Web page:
The vaccine was also shown to be effective both in participants who had not previously contracted the SARS-CoV-2 virus and those who had — based on measuring efficacy seven days after the second dose.

Efficacy was also reported as consistent across age, gender, race and ethnicity demographics, with an observed efficacy in adults age 65 and over of more than 94%, the companies said.

UK prime minister Boris Johnson tweeted the news of the formal authorization this morning — writing that the vaccine will “begin to be made available across the UK from next week”. A second tweet anticipated how vaccination in general will “ultimately” enable a return to economic life as usual.

The UK has ordered 40M doses of the BioNTech/Pfizer vaccine, or enough vaccine for 20M people (as it requires two doses), though it will take time for the country to receive all the doses ordered.

“The delivery of the 40 million doses will occur throughout 2020 and 2021, in stages, to ensure an equitable allocation of vaccines across the geographies with executed contracts,” the companies wrote in a press release.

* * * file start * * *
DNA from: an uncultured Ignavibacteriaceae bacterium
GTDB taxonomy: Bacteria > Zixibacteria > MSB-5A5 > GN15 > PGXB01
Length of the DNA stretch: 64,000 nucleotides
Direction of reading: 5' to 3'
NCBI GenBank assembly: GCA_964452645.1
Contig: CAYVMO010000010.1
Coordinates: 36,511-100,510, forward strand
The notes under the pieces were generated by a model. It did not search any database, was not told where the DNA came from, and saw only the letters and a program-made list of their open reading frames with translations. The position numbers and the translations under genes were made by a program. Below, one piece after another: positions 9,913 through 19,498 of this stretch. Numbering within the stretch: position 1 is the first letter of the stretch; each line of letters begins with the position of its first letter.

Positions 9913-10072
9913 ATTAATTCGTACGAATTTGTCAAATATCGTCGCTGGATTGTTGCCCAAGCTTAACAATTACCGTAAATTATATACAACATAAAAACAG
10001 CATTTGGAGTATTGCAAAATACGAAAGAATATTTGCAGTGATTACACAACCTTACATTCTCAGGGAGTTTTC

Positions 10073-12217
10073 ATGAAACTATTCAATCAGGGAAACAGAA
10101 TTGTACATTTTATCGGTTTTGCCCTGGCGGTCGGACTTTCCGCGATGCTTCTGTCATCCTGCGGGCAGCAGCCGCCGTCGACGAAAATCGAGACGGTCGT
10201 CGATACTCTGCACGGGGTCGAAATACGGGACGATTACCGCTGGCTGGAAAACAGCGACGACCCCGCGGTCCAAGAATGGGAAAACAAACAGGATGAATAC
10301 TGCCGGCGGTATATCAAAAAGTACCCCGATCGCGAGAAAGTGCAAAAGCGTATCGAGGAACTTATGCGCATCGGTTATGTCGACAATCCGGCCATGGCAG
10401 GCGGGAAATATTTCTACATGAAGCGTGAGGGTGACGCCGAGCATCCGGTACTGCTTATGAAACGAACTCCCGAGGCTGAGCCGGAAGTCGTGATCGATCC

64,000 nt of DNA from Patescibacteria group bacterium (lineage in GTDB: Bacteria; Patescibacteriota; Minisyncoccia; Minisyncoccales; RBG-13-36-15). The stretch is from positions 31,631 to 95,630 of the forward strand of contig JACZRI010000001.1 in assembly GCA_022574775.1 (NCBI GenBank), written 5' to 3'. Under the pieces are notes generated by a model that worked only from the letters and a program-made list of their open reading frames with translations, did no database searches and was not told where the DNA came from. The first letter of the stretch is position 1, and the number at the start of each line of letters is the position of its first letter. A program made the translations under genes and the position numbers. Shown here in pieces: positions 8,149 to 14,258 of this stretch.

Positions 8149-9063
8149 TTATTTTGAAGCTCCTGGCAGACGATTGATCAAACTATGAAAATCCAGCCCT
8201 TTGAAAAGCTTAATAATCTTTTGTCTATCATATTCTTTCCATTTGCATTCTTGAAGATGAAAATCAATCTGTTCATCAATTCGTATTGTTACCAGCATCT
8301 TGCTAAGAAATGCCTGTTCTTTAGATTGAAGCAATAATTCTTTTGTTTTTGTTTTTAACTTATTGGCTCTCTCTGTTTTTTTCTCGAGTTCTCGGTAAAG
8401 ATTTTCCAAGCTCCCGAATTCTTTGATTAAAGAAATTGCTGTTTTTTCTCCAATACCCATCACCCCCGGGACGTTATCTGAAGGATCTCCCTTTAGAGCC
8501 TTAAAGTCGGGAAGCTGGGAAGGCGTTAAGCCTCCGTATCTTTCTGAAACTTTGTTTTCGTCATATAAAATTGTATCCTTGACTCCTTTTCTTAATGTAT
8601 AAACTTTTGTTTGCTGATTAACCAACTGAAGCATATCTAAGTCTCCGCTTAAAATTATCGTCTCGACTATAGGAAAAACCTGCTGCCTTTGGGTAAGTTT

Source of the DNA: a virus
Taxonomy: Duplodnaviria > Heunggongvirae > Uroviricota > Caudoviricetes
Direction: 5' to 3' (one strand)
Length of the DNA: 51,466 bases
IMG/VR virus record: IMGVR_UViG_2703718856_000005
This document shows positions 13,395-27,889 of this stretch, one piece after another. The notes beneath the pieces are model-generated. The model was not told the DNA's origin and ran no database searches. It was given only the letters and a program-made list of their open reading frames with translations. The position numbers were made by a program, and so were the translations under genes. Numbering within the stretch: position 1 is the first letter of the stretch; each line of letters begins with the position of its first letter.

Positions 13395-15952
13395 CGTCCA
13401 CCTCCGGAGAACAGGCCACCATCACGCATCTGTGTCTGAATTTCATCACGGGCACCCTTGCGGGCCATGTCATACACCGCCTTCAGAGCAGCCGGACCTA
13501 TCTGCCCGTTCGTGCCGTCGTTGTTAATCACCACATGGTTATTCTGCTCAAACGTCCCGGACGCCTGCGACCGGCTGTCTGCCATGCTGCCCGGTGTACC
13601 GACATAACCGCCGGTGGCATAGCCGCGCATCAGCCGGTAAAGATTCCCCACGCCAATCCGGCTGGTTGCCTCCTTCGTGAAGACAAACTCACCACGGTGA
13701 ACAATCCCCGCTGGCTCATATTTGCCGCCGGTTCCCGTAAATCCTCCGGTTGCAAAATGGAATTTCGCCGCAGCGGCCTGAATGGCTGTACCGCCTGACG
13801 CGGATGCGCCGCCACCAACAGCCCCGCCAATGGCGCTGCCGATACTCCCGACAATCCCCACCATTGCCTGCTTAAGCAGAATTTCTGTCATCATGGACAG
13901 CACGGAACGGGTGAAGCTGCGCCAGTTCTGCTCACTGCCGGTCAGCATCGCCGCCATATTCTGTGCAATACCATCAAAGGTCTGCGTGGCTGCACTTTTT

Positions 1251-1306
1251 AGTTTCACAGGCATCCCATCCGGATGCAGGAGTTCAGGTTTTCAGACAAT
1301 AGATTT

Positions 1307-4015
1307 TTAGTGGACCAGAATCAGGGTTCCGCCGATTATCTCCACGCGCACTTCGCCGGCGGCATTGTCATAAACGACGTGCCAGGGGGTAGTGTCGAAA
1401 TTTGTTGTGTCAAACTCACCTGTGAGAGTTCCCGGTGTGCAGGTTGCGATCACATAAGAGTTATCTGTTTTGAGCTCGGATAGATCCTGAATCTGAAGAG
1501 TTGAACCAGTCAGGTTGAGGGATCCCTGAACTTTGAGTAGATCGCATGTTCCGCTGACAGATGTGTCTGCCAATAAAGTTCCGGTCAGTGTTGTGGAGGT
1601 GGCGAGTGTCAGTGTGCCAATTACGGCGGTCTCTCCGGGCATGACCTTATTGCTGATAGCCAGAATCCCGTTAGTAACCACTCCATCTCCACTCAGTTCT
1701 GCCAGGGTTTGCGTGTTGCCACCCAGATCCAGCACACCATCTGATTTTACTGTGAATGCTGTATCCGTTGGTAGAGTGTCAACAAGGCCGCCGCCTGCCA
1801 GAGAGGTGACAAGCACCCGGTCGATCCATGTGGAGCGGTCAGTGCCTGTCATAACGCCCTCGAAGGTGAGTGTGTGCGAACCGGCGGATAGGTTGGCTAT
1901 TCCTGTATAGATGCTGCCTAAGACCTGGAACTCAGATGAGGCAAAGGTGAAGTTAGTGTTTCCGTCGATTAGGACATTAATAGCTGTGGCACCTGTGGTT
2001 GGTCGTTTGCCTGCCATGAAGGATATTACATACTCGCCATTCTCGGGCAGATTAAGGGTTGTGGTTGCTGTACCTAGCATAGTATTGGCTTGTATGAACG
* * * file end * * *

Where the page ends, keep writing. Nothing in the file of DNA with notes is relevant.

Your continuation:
“Now that the vaccine is authorized in the U.K., the companies will take immediate action to begin the delivery of vaccine doses. The first doses are expected to arrive in the U.K. in the coming days, with complete delivery fulfilment expected in 2021,” they added.

The UK’s National Health Service is gearing up for what NHS chief executive, Sir Simon Stevens, described as “the largest-scale vaccination campaign in our country’s history”. Per the BBC, some 50 hospitals are on standby and vaccination centers in venues such as conference centres are also being set up.

In comments to journalists this morning, health secretary Matt Hancock said 800,000 doses of the virus will be available next week, with the bulk of the rollout coming in the new year. “We’ll deploy it at the speed that it’s manufactured,” he added.